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Blount County sex crimes defense attorney

The evolution of technology has provided the world with many benefits that facilitate communication regardless of one's location. People can reach each other through many means of communication, allowing them to stay in touch and be connected in a different way than ever before. Despite the advantages that come from such technological advancements, there are many dangers that have also emerged, some of which are considered crimes. Crimes involving technology are very common among juveniles, leading to life-altering legal consequences.

What Is “Sexting”?

The term “sexting” is a slang word used to describe the act of sending sexually explicit messages to another person. This can include photos and videos that contain nudity and/or show sexual acts. Text messages that discuss or suggest sexual acts are also considered sexting. Since many children and most teens have cell phones, this legal issue has exploded in the last decade.

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Union County sex crimes defense attorney

It is no secret that sex offenders can lose many rights if convicted of a crime. This is especially true of those who have been found guilty of a sex crime against a minor. While all offenses are recorded and become part of the public domain, sex offenders have a separate “registry” that is easily accessible and can ruin the offender’s future in many ways. Recent Tennessee legislation is making the legal consequences for sex offenders even harsher, possibly kicking them out of their own homes.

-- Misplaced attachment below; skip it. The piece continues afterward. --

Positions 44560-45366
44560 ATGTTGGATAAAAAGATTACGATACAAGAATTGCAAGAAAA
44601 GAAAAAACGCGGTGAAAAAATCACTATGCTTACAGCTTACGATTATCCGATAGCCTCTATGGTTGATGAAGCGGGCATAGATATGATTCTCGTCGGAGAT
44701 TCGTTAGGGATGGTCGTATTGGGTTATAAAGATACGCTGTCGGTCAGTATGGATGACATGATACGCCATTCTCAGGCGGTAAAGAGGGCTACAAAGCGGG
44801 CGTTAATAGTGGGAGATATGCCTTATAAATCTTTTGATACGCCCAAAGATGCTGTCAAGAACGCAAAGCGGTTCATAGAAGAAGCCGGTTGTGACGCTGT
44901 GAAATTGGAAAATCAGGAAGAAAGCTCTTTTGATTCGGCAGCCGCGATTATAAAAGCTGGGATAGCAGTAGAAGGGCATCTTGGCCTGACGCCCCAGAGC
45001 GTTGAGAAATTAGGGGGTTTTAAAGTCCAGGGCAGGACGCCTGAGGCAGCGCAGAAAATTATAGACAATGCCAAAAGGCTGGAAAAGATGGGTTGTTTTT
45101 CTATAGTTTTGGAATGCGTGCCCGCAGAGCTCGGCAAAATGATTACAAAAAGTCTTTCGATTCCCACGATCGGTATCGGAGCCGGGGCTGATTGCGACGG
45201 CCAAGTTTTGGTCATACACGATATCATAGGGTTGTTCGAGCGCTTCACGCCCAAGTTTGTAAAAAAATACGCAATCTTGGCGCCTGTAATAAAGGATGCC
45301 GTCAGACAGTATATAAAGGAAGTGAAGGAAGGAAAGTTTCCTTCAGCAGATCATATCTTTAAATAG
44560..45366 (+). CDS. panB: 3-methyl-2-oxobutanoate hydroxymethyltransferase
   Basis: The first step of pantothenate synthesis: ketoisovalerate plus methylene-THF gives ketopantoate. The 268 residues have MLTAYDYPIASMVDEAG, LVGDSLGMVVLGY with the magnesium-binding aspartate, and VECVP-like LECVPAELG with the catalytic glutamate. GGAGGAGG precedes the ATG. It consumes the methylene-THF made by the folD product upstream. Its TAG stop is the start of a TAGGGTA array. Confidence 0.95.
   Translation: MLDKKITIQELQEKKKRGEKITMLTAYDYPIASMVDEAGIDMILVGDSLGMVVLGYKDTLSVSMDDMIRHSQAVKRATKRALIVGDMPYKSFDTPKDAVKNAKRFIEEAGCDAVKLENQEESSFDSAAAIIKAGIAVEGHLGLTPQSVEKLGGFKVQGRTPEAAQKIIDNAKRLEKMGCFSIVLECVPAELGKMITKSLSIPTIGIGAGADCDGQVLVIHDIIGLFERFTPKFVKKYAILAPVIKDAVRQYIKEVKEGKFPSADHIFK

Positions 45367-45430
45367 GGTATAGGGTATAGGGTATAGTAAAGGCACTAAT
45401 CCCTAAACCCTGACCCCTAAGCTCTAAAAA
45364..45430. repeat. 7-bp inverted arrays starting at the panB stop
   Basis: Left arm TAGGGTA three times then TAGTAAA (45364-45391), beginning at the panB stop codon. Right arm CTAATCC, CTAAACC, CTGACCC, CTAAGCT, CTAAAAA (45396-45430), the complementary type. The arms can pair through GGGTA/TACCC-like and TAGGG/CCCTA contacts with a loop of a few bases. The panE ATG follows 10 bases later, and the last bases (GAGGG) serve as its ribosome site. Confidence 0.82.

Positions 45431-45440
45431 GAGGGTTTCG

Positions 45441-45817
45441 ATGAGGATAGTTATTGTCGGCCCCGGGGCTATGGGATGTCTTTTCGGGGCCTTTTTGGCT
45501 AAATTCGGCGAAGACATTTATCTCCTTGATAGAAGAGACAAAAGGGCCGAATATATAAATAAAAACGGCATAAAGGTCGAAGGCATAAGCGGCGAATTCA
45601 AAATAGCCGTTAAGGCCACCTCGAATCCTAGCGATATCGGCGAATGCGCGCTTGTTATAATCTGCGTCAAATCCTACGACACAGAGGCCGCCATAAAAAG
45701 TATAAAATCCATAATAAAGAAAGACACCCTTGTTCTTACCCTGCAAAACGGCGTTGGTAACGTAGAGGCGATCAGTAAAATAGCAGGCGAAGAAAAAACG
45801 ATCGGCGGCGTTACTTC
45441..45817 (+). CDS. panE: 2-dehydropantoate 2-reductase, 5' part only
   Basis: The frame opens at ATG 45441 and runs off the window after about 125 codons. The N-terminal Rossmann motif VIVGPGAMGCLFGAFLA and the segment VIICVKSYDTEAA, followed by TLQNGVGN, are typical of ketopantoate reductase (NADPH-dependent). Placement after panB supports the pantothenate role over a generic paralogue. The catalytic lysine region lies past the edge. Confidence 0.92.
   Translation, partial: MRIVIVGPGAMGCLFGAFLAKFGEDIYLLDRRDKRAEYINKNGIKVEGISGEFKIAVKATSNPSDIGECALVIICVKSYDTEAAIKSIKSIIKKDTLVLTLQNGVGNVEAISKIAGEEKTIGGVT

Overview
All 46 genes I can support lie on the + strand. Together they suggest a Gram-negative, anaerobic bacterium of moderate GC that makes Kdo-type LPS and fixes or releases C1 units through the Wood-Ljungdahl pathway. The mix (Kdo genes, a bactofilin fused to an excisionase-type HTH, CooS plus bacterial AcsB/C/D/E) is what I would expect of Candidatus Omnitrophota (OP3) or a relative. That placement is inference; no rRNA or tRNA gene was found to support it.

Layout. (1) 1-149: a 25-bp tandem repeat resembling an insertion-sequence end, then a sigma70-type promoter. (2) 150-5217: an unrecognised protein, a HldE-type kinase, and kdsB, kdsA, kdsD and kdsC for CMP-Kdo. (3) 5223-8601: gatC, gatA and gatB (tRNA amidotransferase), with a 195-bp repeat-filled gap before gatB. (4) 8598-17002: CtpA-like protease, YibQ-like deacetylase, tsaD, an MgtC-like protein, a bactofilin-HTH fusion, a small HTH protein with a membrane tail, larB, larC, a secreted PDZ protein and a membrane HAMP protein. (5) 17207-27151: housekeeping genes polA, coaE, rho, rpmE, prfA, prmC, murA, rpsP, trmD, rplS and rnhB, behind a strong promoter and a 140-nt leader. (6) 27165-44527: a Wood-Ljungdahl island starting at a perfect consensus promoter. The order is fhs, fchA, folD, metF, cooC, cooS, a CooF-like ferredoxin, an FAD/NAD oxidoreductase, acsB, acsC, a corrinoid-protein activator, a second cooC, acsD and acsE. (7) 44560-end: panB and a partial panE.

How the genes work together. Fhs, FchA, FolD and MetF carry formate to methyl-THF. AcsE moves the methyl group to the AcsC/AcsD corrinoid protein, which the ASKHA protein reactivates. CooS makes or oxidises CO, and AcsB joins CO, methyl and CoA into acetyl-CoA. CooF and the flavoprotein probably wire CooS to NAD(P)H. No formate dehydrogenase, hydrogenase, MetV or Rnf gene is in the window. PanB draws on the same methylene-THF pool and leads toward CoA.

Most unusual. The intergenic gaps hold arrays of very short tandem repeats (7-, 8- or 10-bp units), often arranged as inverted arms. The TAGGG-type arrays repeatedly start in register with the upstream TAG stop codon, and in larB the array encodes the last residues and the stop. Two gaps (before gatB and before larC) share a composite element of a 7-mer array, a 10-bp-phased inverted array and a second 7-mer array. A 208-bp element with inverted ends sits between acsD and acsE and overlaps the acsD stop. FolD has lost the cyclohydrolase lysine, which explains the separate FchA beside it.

What Is the New Law?

This past May, Senate Bill 425 went into effect after Tennessee state senator Joey Hensley introduced the bill. Among other things, the law banishes those convicted of a sex offense against a minor (under the age of 12) from their home if they have a child living there. This was signed into law by Governor Bill Lee on May 10. Those who fall under the qualifications were notified that they had until July 1 to move out of their home, or they could face possible arrest or prosecution. This law was created to mirror similar legislation in Alabama.

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